Dan Dare II: Mekon's Revenge

by Andy Green, Irwan Owen, Martin Wheeler, Simon Butler
Virgin Games Ltd
Your Sinclair Issue 27, Mar 1988   page(s) 71

Virgin Games
Reviewer: Tony Worrall

Dan Dare's back, and what a completely skill follow-up to the original. Just a couple games was enough to convince me that Dan Dare II is the first megagame of 1988. If it doesn't top the charts in the next few months I'll eat my pet hamster (lightly fried, with chips and peas)!

Dan's mission is no easier his first outing on the Spectrum. The evil and thoroughly green Mekon is still up to his diabolical tricks. His plan this time is to invade the Earth with an army of mighty Supertreens - a new race of green tinted super beings genetically engineered by the Mekon himself.

These creatures have been placed in protective life support capsules aboard a vast and powerful space ship. This ship is fast approaching the Earth and it is Dan's unenviable task to put his foot down with a firm hand, and show the green ones, once and for all, who's the boss.

The Mekon's ship is made up of four separate sections, each containing a certain number of Supertreens. Dan must search out and destroy all of the life support cells in each section before gaining access to the next. The Mekon has filled the space ship with traps, force fields, and all manner of bits and bobs designed to slow down any potential attacker (oh, and there is a time limit to beat once the first Supertreen has had its comfy nest blown to smithereens). The Mekon has also installed a generous helping of normal Treens, but to combat this threat Dan can call upon his own troops, scattered about the space craft.

As in the original, Dan can find objects to help him in his task. Extra firepower and energy are the most useful. Getting around the maze of tunnels could prove a bit expensive in terms of time, so in Dan Dare II our hero is fitted with a cool jetbike. The trouble with this is trying to handlle the 'realistic' bike movements! Precious seconds can be lost while you frantically try to squeeze into a new corridor, or pass over strong magnetic currents. Of course this is part of the game. It makes it frustrating and extremely addictive at the same time.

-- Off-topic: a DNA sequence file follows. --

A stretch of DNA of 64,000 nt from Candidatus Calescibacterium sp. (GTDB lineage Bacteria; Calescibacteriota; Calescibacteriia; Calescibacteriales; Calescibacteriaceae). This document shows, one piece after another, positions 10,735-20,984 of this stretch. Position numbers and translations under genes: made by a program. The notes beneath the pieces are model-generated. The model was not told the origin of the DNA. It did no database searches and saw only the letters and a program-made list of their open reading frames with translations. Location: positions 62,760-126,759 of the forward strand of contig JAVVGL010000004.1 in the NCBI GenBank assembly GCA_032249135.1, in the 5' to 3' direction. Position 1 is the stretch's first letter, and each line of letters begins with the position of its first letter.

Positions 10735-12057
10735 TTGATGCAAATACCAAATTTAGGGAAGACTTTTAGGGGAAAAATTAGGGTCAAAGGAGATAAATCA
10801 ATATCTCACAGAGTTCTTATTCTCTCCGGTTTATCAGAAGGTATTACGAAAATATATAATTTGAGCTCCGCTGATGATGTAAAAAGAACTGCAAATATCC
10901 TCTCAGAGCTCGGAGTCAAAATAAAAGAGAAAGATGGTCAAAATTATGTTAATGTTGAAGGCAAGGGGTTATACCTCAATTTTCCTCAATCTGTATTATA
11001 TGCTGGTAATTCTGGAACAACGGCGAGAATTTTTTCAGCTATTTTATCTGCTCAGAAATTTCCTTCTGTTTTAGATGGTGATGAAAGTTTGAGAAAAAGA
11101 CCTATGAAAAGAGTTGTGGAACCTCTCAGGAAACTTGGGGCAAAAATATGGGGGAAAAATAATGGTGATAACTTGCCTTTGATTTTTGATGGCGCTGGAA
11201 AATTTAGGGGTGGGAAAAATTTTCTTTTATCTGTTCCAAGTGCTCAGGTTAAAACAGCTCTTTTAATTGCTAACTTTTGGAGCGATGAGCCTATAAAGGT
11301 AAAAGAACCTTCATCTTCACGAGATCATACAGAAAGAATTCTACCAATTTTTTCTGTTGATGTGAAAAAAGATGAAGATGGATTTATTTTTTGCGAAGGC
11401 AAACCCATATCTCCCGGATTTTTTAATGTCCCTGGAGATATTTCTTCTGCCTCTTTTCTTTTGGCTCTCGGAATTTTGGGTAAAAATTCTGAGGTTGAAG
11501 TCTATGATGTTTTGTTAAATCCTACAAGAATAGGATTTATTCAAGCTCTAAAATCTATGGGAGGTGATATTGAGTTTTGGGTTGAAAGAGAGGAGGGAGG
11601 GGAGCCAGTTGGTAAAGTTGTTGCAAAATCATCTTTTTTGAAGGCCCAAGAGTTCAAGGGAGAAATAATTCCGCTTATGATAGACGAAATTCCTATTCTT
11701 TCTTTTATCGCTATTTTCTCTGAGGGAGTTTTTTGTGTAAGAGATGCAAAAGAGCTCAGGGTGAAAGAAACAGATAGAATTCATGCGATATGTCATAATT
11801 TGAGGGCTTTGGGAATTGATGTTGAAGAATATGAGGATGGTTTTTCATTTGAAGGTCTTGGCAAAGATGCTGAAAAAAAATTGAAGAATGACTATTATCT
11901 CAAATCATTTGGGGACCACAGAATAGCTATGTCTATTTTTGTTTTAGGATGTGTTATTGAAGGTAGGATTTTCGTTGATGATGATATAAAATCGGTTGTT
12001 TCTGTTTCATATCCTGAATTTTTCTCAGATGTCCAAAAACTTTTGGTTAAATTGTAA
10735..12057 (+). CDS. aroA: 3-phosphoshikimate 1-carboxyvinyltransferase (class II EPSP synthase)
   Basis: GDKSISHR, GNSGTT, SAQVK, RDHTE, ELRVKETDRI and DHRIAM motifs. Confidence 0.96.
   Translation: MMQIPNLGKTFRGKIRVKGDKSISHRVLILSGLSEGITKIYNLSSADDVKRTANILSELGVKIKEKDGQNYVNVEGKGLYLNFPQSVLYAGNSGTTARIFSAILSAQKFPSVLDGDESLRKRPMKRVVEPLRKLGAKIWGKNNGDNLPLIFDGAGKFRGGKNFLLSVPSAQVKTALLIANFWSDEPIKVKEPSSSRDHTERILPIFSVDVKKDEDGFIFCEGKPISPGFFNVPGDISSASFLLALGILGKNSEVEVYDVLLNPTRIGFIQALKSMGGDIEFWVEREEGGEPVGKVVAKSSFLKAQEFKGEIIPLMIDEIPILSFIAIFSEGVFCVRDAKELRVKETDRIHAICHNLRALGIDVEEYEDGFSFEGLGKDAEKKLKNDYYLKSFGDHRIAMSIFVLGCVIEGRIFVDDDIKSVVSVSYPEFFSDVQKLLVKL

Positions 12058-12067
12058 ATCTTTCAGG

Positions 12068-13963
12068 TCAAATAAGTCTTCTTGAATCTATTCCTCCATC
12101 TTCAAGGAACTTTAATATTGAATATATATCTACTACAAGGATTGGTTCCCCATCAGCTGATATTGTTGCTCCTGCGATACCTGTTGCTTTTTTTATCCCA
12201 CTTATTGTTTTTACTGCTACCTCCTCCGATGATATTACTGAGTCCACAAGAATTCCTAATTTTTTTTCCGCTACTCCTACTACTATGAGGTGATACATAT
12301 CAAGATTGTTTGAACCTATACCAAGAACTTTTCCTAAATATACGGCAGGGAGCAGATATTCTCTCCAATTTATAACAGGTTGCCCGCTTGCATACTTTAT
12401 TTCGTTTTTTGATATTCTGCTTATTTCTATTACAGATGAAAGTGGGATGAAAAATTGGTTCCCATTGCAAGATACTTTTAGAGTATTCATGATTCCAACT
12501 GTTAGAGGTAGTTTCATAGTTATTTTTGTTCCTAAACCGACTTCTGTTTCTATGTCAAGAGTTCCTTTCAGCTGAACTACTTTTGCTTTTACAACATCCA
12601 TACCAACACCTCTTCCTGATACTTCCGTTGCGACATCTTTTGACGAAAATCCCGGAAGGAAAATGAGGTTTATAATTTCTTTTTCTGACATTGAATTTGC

The graphics have to be seen to be believed. They are simply amongst some of the best I have ever seen on the ol' pregnant calculator. In my opinion they knock spots off the original Dan Dare game, and that was terrific! The game is choc-a-block full of brilliant little programming touches, such as the Supertreens thumbsucking animation, flickering backgrounds and computer panels, and refuse crunchers. Each a joy to sit and watch (if you have time!). Pop-up captions infrom you how you're doing, and a frightening explosion ends the game if your progress has been exceptionally bad.

If you are totally bored with playing the good guy all the time, there's an absolutely spiffing option that lets you play the Mekon himself. But beware - this makes the game so hard that it is best left to experienced (or heroic) players.

Everything from the loading screen to the end sequence has been lovingly crafted by the programming team, and it feels as though the game has had a pretty thorough play-testing. Action is non-stop and swear-inducing, and about as playable and addictive as anyone could wish for. Could this be the prefect Spectrum game? If not, I bet you could count better games on the finger of one hand!

I loved Dan Dare, and I simply adore Dan Dare II. I might as well go out and buy 100 gallons of midnight oil, because there is no way I am going to put this game down until I have beaten that dastardly Mekon once and for all! See you in about two years (if I'm lucky!).

Graphics: 10/10
Playability: 10/10
Value For Money: 9/10
Addictiveness: 10/10
Overall: 9/10

Summary: Skillo follow up to the original classic. Flip screen arcade adventure at its very, very best. Destined to become a major hit.

Award: Your Sinclair Megagame

Transcript by Chris Bourne

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